Rare Book Monthly

Articles - November - 2017 Issue

Are Books a Bargain?

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A very special bowl, but...

Are books a bargain in the collectibles field? Prices for art have long been astronomical compared to even the greatest and most important of books or other examples of works on paper. It is not surprising that a da Vinci or Rembrandt would bring prices that transcend anything in the book world, but even a few decades-old painting by Andy Warhol can surpass the most historically important of books ever sold by several fold. Warhol was good at what he did, and his Campbell Soup cans were creative, but more so than the first printing of all of Shakespeare's plays combined? The market says "yes."

 

But, another collectible item recently sold at Sotheby's in Hong Kong just caught my attention, particularly when juxtaposed with the highest priced sale ever in the books and paper field only two weeks earlier. On September 20, a private sale between the Community of Christ and the Church of Jesus Christ of Latter Day Saints was announced. The Community of Christ is a smaller group of the Mormon faith, the Latter Day Saints the church generally known as the Mormons in Salt Lake City. The sale was of the original printer's manuscript copy of the Book of Mormon, which the Community of Christ had owned since the early twentieth century. The price was $35 million.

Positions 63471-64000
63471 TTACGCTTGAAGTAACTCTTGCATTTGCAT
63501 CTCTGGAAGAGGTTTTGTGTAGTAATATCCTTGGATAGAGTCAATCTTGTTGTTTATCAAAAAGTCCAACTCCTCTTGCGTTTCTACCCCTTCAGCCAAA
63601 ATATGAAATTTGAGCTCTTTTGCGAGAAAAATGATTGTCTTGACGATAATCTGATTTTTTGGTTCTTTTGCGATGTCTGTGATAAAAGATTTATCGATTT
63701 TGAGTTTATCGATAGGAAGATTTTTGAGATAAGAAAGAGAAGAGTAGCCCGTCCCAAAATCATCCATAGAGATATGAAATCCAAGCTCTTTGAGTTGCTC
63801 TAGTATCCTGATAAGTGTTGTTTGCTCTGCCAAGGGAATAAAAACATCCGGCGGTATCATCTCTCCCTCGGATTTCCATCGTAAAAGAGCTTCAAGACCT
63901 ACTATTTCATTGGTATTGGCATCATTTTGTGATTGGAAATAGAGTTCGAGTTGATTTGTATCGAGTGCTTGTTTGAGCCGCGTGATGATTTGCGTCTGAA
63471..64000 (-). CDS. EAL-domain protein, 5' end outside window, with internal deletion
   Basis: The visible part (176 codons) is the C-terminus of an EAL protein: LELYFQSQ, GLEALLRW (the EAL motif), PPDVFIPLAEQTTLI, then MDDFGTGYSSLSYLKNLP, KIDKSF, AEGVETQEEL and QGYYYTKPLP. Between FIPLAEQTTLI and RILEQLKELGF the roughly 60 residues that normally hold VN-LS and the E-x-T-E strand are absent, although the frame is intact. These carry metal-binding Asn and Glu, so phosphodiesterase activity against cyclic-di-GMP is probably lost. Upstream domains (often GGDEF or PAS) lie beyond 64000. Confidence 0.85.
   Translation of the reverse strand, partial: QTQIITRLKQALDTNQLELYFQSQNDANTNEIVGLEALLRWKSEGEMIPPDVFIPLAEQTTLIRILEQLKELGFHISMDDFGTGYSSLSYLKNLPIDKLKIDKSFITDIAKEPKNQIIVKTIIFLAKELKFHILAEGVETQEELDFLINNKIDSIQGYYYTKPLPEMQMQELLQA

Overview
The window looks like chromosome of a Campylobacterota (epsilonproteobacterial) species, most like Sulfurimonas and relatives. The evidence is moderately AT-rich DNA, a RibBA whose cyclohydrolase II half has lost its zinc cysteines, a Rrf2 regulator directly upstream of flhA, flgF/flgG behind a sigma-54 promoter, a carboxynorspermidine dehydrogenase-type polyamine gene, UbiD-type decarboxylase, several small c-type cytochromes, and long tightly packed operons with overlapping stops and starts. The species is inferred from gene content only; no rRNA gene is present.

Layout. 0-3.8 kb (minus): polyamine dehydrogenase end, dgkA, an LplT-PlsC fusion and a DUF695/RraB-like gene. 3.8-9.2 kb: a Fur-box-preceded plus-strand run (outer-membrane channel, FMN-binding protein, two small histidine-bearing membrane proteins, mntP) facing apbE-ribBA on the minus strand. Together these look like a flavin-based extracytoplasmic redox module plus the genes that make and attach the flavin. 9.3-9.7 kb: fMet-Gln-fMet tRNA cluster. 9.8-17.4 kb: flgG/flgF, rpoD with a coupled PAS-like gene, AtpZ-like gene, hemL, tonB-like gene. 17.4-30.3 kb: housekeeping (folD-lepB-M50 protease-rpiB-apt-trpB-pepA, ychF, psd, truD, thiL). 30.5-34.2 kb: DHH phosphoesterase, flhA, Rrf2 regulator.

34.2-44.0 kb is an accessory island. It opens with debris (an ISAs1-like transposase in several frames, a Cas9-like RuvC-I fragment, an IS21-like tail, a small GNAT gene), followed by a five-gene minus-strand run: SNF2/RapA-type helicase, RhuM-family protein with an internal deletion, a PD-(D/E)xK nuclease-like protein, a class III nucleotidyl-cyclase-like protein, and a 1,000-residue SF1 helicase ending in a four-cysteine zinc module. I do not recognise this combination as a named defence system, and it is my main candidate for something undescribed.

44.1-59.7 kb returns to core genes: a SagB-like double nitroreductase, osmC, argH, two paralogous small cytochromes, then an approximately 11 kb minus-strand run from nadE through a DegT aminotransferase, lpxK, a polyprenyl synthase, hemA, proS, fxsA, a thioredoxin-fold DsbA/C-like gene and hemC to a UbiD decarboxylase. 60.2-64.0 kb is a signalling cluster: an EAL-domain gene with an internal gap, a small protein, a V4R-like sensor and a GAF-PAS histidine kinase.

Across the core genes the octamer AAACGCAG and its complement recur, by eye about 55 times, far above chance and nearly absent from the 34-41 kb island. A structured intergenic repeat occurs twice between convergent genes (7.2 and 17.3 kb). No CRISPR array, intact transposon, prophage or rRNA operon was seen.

The item sold at Sotheby's was a bowl, albeit a very old bowl. Sotheby's describes it as "finely potted with shallow rounded sides rising from a slightly splayed foot, exquisitely veiled in a luminous and translucent bluish-green glaze suffused with a dense network of glistening ice crackles." However, before getting too carried away by the description, they also note, "A taste for a ware so extremely modest and unspectacular could only evolve from a world view that propagated modesty and honesty over ostentation and pretence." I have something that looks like this bowl, though obviously not as old or historic. Sotheby's bowl was from the Northern Song Dynasty of China, which dates from 960-1127. Most likely, it was produced between the years 1086-1106. That means you probably don't want to serve your Cheerios in it, as I would from my bowl. A display case would be a more appropriate venue.

 

I would not pretend to know anything about ancient Chinese ceramic ware. Clearly this item is both special and rare and a particularly desirable example of its kind. Still, as the picture will attest, it is a bowl. It does not represent the first appearance of great literature, enormous scientific discoveries, or ancient history going back even farther than the Song Dynasty. It is a "modest and unspectacular" bowl. There is very little of our great knowledge tied up in it. It sold for almost $38 million.